What are you watching right now???

Kurosawa’s not so hot made for TV documentary. Aside from a lost film (which isn’t officially lost, but Akira didn’t like it and it’s never popped up anywhere) I’ve now seen every available movie directed by the master.

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For nostalgia, Landau/Bain/etc., all the practical sfx, that “old-style TV series” highly-episodic storytelling and dramatic close-ups style, and also because I likely never saw quite a few of the episodes.

And it’s all in glorious full-frame (4:3) HD, from film transfers, presumably. (I’m watching on the Peacock streaming service.)

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What’s the “lost” film called?

Not officially lost, and well, well, well, following a link wiki posted, it shows it was screened in 2004 during a Takamine retrospective. Damn, why can’t I live in Japan and speak Japanese! Well, at least there’s a sliver of hope…

Asteroid City is not my favourite Wes Anderson but it does seem like he is reaching for something beyond “dealing with distant/complicated father figure.” Don’t worry, that’s still in there. But this feels very much a reaction to the pandemic (something he confirmed, at least in regards to a plot point). I think he’s also trying to explore because the film tells us time and time again “I don’t have an answer to this”. It isn’t a lazy cheat, it’s more trying to deal asking if life has meaning or if there’s a grander purpose.

But I think the reason it speaks most to the pandemic is not the quarantine section (though that is part) but that it’s about people who have a shared Earth-shaking experience (in this case, a brief and enigmatic visit by an alien) and the question is “wait… this feels like it’s supposed to change everything. But did it?” The characters seem like they should be having some great revelation about the nature of their reality but in the end, there are no answers. This could be bleak but while I am a bit tired of Anderson’s deadpan style of humour in this one (still well played, just… I’ve been here a lot), I think it is ultimately… not hopeful but caring about the people living through it and seeing the beauty in the mystery, even if it’s the same thing that frustrates us. Maybe in the end, we might not learn as much as we want or solve all are problems or even have some great road map for figuring things out but we did have that shared moment and even if we don’t understand what it means, the experience means a lot. I think it’s a film I’ll appreciate more on rewatch because while I liked it, I enjoyed thinking about it’s themes after the film than in the watching of it. Still… good movie.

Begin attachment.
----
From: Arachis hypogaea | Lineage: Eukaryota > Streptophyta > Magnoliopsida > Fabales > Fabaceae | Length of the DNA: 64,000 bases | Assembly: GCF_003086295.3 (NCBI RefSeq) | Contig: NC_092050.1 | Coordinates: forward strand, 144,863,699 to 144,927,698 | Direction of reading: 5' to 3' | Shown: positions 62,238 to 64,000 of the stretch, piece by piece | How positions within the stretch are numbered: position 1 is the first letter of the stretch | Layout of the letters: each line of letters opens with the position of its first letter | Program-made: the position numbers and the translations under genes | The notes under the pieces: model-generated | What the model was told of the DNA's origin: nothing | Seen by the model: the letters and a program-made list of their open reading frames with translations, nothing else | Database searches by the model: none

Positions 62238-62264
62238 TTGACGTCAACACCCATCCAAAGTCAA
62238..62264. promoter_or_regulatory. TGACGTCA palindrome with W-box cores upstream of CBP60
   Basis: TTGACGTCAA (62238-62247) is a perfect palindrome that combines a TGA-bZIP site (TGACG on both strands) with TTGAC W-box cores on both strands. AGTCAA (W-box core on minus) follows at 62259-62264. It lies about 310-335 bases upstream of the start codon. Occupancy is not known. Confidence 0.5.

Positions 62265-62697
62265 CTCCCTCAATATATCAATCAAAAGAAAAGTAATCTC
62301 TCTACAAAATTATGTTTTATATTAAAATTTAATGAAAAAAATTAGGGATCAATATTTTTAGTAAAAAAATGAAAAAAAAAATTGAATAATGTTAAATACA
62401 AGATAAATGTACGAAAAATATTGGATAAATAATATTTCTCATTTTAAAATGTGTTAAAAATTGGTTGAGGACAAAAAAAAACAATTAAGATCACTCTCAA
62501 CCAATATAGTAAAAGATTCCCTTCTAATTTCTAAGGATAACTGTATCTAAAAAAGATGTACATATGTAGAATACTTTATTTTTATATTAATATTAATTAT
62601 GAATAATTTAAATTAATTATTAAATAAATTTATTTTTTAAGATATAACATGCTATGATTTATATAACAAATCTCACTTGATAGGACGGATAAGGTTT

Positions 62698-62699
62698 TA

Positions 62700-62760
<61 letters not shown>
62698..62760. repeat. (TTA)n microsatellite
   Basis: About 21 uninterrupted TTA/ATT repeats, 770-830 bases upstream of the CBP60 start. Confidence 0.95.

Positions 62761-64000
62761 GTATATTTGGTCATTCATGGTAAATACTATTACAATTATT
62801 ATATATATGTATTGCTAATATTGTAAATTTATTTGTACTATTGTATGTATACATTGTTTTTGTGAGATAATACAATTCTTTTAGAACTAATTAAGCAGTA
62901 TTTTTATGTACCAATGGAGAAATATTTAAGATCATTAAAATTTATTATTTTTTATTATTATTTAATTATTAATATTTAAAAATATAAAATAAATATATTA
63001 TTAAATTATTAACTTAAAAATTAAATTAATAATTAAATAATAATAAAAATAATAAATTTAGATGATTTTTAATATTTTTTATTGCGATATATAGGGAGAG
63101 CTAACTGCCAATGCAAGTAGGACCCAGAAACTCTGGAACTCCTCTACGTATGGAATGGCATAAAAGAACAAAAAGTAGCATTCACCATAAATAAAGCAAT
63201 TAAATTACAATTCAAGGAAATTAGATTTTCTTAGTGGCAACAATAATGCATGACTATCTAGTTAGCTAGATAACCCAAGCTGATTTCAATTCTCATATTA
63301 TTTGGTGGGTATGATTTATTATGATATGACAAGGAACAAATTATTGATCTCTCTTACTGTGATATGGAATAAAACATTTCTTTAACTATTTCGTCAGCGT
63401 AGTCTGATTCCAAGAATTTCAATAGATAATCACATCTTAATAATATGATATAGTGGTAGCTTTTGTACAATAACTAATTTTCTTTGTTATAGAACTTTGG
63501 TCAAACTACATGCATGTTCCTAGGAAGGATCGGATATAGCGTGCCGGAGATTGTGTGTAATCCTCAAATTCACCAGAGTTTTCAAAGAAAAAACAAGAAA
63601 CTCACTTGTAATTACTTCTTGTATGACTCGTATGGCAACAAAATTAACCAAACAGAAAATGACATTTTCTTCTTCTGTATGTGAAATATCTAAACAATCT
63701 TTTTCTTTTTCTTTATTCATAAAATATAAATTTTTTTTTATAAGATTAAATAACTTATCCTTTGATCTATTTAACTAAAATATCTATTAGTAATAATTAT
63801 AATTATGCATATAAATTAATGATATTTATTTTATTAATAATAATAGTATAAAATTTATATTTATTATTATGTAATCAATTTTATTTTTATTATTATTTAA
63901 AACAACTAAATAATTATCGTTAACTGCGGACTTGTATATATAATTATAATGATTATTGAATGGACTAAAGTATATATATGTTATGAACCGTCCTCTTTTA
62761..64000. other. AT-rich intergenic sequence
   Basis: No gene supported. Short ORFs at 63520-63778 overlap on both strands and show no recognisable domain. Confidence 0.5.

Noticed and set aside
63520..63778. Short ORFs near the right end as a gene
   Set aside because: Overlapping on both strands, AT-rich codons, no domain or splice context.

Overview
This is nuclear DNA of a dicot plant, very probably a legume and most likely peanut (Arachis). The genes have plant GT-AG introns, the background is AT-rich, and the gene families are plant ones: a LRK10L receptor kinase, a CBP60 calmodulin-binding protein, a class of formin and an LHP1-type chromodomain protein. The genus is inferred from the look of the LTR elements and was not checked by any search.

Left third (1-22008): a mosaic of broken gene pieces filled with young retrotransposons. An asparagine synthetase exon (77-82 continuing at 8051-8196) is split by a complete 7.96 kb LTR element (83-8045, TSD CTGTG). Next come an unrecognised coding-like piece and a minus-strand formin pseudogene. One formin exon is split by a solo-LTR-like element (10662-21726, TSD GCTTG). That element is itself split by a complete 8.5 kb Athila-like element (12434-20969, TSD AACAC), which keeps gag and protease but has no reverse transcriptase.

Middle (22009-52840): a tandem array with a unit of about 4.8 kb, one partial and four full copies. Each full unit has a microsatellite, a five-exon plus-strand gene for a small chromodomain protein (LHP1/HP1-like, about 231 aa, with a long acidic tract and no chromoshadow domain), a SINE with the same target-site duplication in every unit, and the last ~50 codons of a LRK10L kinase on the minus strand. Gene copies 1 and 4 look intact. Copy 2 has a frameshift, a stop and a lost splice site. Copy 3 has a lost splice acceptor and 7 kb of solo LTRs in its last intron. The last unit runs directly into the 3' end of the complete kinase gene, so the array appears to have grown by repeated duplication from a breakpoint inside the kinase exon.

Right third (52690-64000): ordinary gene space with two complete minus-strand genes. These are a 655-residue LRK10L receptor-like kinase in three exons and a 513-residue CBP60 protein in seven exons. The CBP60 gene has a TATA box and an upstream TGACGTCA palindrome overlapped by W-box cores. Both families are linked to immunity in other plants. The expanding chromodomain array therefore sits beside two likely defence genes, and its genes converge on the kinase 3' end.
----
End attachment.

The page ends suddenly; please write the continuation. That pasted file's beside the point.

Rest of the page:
Watched Fifty Shades of Grey for How Did This Get Made?. It is as bad as you imagine. For two hours and five minutes.

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image

One of my top 5.
“Who’s not thrusting?”

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I’ve been watching public information films from Britain on YouTube; that’s what we Americans would call public service announcements.

This one is from 1973 but ran through out the 1970s and 1980s; it’s called “Charley Says” with the cat Charley voiced by the late Kenny Everett.